Honeycomb is the first tool of this time, fully native to distributed systems and inhabiting the observability worldview. Many technical ramifications flow out of this technical definition of observability. You must have arbitrarily wide and structured events, and you must be able to run flexible read-time aggregation queries on your raw events. Pre-aggregation and indexes are verboten — they lock you into a set of known unknowns. Tracing is just a visualization view on top of your events because ordering is there naturally. You’re going to see more systems like these, because this approach is just so much friendlier and simpler and more powerful than traditional monitoring.
When we started this company, we were told over and over that this was a solved problem, there was nothing new to be done in the space and that everything was under control. We knew this had to be false because everybody hates their monitoring tools, including us — and you don’t hate a tool that’s doing its job well. Now, you look at the space and everybody is imitating our language, claiming that they do observability too, and they are tacking on features and doing acquisitions to try to build up the single source of truth that we started with: that original arbitrarily wide structured event, with ordering for trace awareness.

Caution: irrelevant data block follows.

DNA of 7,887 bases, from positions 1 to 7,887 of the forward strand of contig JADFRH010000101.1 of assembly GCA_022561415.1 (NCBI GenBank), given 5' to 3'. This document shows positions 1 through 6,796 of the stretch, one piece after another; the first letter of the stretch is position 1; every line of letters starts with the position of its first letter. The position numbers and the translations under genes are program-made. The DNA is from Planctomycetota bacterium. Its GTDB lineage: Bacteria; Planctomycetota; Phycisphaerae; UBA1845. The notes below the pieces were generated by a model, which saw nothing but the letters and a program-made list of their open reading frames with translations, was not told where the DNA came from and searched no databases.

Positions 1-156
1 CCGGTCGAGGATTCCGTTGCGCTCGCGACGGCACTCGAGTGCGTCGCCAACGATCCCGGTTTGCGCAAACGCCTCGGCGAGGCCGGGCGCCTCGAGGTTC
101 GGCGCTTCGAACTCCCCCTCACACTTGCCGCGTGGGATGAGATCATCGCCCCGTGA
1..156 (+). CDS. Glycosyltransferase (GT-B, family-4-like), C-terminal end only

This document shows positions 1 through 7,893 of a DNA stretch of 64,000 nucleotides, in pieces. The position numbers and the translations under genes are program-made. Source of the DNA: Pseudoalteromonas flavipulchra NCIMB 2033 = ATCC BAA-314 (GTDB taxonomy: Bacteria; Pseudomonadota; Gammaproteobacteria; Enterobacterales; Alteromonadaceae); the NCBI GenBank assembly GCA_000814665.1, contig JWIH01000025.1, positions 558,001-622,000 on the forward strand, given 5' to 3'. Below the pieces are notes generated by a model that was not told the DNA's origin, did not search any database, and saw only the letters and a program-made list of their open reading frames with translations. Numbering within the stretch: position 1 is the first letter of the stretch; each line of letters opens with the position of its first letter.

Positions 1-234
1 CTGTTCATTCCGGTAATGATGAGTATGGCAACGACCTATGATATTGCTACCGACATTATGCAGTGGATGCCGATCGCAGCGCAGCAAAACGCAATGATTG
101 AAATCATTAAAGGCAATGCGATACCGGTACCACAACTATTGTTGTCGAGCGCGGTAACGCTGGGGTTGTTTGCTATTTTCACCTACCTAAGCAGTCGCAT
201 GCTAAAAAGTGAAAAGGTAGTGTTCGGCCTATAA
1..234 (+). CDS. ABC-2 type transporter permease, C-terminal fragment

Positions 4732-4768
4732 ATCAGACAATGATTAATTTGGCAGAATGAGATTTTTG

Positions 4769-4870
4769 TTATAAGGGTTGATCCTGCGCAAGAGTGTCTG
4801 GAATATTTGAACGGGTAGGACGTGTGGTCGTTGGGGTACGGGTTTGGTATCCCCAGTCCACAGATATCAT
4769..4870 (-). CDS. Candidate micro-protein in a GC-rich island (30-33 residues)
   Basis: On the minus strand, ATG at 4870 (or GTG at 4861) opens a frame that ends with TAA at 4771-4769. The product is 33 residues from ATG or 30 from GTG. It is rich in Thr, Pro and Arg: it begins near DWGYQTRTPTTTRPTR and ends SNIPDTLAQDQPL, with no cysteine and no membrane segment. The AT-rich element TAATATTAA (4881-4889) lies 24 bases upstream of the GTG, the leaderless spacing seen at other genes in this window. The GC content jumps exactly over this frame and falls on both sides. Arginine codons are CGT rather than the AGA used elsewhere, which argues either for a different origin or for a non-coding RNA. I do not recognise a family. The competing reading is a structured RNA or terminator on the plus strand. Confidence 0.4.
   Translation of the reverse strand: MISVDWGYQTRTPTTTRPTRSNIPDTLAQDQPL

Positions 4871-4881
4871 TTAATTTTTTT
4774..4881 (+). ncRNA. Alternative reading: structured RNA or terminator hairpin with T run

I’m not some remarkable genius. I was at Facebook and got to apply its tools at scale to our problems on the Parse platform, and I saw how transformative it was for us every day. It dropped our time to debug problems by orders of magnitude. Companies like Google and Facebook used to be light years ahead of people like me and you, but that Delta is dropping like a rock. More and more people have distributed-systems problems earlier and earlier in their development.
You mention these two big brands that operate on a very large scale. Do you think there will be more and more companies coming to the table that will need solutions to address issues that the Googles and Facebooks of this world face?
Yes, I do, because the situation where the complexity of distributed systems is the most salient characteristic is true of more and more and more systems, and it’s happening earlier and earlier in a company’s development, when they’re smaller and smaller. These are paradigms that are responding to real needs on the product side, but they’re creating a lot of complexity and debt on the infrastructure side. We’re just going to need better tools to deal with it.
You focus on observability and the business value that observable systems bring. You mentioned a concept called ODD. I know it was for fun, but if we could take a closer look at this: when does observability kick in in a software development cycle? How can we embed it into it?